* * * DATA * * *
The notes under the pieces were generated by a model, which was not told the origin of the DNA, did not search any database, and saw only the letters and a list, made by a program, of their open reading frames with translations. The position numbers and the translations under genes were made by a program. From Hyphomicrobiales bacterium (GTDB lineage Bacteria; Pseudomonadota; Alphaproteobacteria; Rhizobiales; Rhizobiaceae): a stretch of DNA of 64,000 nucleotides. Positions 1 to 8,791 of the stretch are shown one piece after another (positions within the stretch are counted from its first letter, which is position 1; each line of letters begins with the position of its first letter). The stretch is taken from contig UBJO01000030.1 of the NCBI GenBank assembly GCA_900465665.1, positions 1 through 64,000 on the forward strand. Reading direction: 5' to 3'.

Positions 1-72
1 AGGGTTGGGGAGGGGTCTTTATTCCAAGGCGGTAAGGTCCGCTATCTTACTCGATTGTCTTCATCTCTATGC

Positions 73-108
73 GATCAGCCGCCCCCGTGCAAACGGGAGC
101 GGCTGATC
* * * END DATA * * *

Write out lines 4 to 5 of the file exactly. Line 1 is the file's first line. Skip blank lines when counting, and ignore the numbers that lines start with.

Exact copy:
Positions 73-108
73 GATCAGCCGCCCCCGTGCAAACGGGAGC